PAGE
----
Just listened to William McIlvanney talk for an engaging hour. McIlvanney is one of Scotland’s finest authors, though the flame of his reputation has perhaps dimmed in the last decade or so, only to be rekindled recently.
One of the milestones that bloody Scotland celebrates is the 35th anniversary of the publication of his LAIDLAW, cited by Ian Rankin (let’s be honest, my primary influence) as the key inspiration behind Rebus – bloody Scotland also celebrates 25 years since KNOTS AND CROSSES.
I read LAIDLAW for the first time this year, after finding an absolutely mangled paperback copy in a charity shop in Alnwick in Northumbria. Part of the reason his flame has perhaps dimmed is illustrated by that – I had to trawl a charity shop for a copy that fell apart as I read it. If it’s noted as the inspiration behind Rankin’s run with Rebus then that’s all well and good – he has subsequently inspired many writers as well as producing such electric fiction – but it ignores a magnificent novel.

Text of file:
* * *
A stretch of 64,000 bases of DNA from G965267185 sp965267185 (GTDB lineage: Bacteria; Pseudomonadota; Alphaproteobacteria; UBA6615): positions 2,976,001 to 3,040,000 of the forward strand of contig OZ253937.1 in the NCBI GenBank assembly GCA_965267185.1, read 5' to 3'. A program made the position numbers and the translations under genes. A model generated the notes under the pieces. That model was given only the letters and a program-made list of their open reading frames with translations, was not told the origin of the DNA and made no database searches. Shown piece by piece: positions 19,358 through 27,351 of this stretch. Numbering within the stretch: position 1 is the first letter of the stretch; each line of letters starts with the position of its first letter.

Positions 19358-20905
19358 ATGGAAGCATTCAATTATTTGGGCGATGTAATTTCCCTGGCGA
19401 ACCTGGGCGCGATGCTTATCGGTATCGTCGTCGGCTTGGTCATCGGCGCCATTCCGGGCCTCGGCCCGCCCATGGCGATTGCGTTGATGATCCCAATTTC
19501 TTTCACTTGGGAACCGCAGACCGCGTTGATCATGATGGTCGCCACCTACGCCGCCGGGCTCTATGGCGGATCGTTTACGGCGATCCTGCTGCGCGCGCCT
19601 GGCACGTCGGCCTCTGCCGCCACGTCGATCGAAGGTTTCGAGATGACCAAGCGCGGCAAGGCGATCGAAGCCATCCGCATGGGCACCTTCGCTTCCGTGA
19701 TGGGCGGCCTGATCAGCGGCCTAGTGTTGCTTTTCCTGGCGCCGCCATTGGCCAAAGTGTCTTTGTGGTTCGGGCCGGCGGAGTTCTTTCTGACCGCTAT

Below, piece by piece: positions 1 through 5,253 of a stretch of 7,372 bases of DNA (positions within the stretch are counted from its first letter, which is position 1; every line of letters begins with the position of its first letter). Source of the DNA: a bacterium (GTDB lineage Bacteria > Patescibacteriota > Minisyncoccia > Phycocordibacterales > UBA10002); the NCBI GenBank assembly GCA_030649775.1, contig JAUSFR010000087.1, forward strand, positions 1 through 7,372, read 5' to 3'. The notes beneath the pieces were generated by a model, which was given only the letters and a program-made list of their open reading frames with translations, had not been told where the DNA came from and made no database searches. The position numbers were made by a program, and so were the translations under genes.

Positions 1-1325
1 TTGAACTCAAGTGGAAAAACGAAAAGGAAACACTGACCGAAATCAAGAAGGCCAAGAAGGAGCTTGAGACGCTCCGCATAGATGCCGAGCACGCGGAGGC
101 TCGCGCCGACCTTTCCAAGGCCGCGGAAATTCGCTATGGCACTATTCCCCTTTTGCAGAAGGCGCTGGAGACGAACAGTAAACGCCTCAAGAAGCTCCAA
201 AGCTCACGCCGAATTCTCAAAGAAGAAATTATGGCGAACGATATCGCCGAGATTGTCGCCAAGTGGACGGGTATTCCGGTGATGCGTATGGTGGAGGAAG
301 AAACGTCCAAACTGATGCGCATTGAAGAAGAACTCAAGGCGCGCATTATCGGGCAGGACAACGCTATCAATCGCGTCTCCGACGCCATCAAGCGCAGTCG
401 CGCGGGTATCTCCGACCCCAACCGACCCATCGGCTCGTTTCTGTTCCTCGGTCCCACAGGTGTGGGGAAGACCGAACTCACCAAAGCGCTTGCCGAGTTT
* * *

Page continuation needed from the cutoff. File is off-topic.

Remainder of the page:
LAIDLAW is both a classic and astoundingly contemporary at the same time. It evokes a Glasgow that doesn’t so much not exist any more but which has been squeezed into the margins, behind Italian centres, knocking down The Gorbals and a Bohemian creative scene second only to London in the UK. Glasgow still has that spirit, the rough edges, but the novel portrays a city modernising even 35 years ago. The themes are starkly 21st century – I will let you read it yourself – and demonstrate a remarkable freshness.
The prose is wonderful, at times hard-boiled, at others flowery, but never distracting or extraneous.
His speech was down-to-earth and honest. He’s an old man and not one who has had the monetary success his work deserves, but then he eschewed the serial fiction that would have made him richer than an Aberdeen oil man. He staggered on stage in dated clothing, the books he was reading from brought on stage in the sort of blue carrier bag a corner shop would sell eight cans of lager in. He read from all three LAIDLAW books and, at the end, teased a fourth.
His books have largely been out of print but a recent deal with Canongate will mean reissueing them and it has fired his enthusiasm for revisiting him.
Check LAIDLAW out:
— Ed

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